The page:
Scattered about the Internet is a treasure trove of data, and more and more, it’s being used to manage people.
Big data might be unstructured and unwieldy to many, and there are reasons for that perception.
It’s collected from a variety of public and private sources — as well as internal and external means — so it takes focus and dedication to curate and manage it. But effectively analyzing this data can provide you with the tools for success.
Perhaps one of the better-known examples of this practice can be found in the Oakland Athletics baseball team. General Manager Billy Beane hired “quants” to analyze the performance of potential recruits. The data was so powerful that it turned the team into a winner, as described in the book and movie Moneyball, but this method certainly isn’t limited to the baseball field.
A critical part of HR’s value proposition
HR departments at companies like Google, Procter & Gamble, Intel, and General Motors are big data users, hiring dedicated teams of specialists to manage it. Smaller companies are getting on board, too.
In fact, startup Visier built its entire business model around the idea. Its workforce analytics products provide complex predictive analytics for HR departments — such as which high-value employees are likely to leave — and it boasts customers like Yahoo, Nissan, and Hyatt.
As an HR professional, it’s your job to find ways to improve company processes. If you gather and use the right data, you’ll have a much smarter picture of your people, and this new source of intelligence will be invaluable to the C-suite. Given Big Data’s power, it’s time to adopt it as a critical part of the value you offer.
Where can you find Big Data?
Before you can use big data, you need to gather it. You can find data in multiple locations, in different formats, and often, in real time. Here are three (3) key locations:
- Public data — There’s publicly available information that could be analyzed by HR — from job postings to salary trends to brand sentiment and opportunities for poaching to labor market conditions and wage predictions by industry or state.
- Hiring data — It’s in your company, gathering dust. Think about it: How many résumés have you digitized? How many are sortable, searchable, and filterable? What about legal documents, benefits information, emergency contacts, performance reviews, and background checks?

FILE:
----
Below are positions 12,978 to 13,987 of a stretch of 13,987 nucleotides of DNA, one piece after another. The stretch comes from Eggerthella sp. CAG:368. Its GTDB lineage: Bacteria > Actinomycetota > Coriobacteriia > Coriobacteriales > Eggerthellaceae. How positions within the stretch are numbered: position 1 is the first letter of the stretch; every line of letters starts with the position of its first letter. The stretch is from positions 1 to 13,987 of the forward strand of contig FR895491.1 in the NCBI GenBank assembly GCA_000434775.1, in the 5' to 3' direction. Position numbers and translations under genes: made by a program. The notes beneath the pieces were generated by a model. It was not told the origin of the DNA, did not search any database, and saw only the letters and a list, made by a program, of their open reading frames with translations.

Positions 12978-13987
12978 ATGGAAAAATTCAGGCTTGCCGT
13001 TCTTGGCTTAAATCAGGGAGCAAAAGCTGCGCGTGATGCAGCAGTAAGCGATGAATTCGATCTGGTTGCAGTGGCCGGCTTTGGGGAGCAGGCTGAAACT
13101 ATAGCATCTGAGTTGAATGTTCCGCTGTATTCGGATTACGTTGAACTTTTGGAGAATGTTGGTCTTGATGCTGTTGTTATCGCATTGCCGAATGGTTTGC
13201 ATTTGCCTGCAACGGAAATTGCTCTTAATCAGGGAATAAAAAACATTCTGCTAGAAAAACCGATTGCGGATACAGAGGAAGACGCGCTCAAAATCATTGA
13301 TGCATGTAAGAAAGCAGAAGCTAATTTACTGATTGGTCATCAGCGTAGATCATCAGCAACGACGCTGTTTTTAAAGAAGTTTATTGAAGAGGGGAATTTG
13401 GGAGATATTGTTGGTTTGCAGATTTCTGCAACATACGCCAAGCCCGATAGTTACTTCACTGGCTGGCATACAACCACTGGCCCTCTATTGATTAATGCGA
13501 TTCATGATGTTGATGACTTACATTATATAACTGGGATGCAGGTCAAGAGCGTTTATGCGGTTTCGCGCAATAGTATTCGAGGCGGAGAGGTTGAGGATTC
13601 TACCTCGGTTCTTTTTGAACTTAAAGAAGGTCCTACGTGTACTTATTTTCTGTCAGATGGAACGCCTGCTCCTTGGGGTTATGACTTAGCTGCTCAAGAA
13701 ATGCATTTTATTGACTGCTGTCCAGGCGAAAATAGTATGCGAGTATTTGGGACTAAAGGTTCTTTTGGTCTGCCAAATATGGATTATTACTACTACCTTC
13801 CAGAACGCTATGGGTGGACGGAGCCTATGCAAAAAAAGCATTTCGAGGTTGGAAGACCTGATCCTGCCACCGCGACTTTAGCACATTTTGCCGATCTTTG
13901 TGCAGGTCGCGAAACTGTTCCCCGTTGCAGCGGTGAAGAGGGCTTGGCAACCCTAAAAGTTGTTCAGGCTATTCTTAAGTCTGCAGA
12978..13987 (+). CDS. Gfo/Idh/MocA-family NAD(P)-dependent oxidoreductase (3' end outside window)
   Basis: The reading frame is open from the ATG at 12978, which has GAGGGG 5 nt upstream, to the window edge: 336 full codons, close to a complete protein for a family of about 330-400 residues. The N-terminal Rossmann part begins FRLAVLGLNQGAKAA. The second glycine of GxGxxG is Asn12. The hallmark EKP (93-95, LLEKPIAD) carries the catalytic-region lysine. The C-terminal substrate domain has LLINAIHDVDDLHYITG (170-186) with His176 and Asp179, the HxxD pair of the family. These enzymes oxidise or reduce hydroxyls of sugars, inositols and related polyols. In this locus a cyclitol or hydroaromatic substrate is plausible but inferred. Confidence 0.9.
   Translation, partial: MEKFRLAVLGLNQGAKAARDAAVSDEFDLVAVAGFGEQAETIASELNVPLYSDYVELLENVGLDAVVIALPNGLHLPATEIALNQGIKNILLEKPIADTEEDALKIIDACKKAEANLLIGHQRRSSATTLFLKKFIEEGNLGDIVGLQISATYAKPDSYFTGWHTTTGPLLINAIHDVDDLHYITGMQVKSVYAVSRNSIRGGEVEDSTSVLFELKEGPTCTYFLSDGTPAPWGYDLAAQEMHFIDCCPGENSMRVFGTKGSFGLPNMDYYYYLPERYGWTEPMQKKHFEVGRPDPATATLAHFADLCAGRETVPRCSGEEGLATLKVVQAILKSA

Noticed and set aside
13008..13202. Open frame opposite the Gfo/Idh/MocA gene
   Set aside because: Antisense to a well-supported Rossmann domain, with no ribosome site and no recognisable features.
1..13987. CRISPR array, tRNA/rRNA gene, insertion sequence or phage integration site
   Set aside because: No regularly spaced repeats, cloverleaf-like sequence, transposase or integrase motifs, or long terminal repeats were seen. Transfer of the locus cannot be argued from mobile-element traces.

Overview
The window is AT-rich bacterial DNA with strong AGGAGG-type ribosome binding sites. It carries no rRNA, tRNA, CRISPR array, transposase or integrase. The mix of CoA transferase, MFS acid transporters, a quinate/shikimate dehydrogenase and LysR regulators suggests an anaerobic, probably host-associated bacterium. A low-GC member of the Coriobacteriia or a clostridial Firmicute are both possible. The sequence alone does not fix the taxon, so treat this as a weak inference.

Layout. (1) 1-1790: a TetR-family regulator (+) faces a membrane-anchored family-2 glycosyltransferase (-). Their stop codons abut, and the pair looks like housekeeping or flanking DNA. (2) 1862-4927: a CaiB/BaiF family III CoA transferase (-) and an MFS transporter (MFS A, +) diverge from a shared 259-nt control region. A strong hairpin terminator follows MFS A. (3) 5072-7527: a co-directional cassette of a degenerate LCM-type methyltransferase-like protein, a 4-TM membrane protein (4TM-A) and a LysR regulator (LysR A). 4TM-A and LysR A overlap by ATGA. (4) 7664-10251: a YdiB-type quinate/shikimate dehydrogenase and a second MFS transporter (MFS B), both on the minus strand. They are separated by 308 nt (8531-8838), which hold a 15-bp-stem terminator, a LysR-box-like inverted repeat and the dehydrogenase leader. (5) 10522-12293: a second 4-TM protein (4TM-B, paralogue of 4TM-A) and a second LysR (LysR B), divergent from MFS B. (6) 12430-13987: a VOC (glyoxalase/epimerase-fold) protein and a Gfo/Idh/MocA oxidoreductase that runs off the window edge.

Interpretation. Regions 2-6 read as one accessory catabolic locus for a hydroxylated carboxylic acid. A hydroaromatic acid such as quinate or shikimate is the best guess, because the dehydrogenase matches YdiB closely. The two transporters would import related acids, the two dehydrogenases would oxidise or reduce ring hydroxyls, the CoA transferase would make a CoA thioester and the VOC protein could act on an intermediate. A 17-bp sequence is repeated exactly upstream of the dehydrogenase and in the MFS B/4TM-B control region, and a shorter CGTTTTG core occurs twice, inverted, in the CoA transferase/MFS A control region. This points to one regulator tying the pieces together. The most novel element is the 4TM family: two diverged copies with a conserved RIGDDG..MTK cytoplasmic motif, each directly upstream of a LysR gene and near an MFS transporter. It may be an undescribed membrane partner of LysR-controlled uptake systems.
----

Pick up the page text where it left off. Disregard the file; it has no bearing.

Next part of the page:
- Performance data — Providing useful measures of performance or quantitative analyses of work completed can be very beneficial. Do you provide tools that tell people how much time they’re spending in meetings or how many times a day they check email?
For some, this might seem a bit like “Big Brother,” but it’s important to communicate how valuable big data can be. After all, insight into work habits can be advantageous for employees and executives alike.
How you can utilize Big Data
Big data provides an entirely different picture of what’s going on. It’s knowledge you didn’t have before, so the opportunities it offers will lead you into a kind of management you haven’t known — one that will make a bottom-line difference.
Here are six (6) ways you can use big data to improve HR efforts:
- Perfect processes — Big data will provide insight into employees’ work habits so you can make suggestions for improvement. For example, you can learn that top-performing employees spent an average of eight hours a week in meetings in the second quarter. If someone spent 14, you can consider cutting down his meetings.
- Make employees self-aware — Similarly, automating this intelligence allows it to self-serve. Instead of a loop that requires HR to analyze and give critical feedback to employees, automation becomes a tool employees use to get feedback about themselves, making it more credible and acceptable.
- Foster smarter collaboration — Big data can show a manager who is meeting with whom and how often. Then, she can quantitatively analyze how much collaboration exists between certain teams and propose adjustments.
- Reward high-performing employees — Instead of forcing a manager to guess who her most productive engineer is, you can relate an employee’s output to revenues, customer satisfaction, etc. For example, if customer satisfaction at your store is higher in the morning, you can see who works mornings and reward them appropriately. Or if you want salespeople to close more sales earlier in the month, relate data from your CRM system to your employee records to reward those who do.
- Monitor brand sentiment and issues — For public companies, this helps recruiters and HR partners be aware of — and ready to respond to — concerns that may have originated outside the company but could be affecting employees or potential hires.
- Organize recruitment — Not only can Big Data monitor what potential hires think of your company, but it can also create a dashboard showing the week’s new job postings by title and geography, the change in average wages in your zip code, and announcements of layoffs. These could help recruiters determine when to target certain companies’ employees.
Adding more value to HR
As your company is infused with this intelligence, HR will be seen as more valuable and more directly tied to profit and loss. After all, quantitative data can’t be ignored. If HR needs to push managers, create a better bonus system, or improve hiring, statistics and data will force other executives to lend an ear.
As companies look for every advantage in their hyper-competitive marketplaces, the ability to identify good employees and help them work at their peak is no longer nice to have.
It’s business-critical — and Big Data is the key.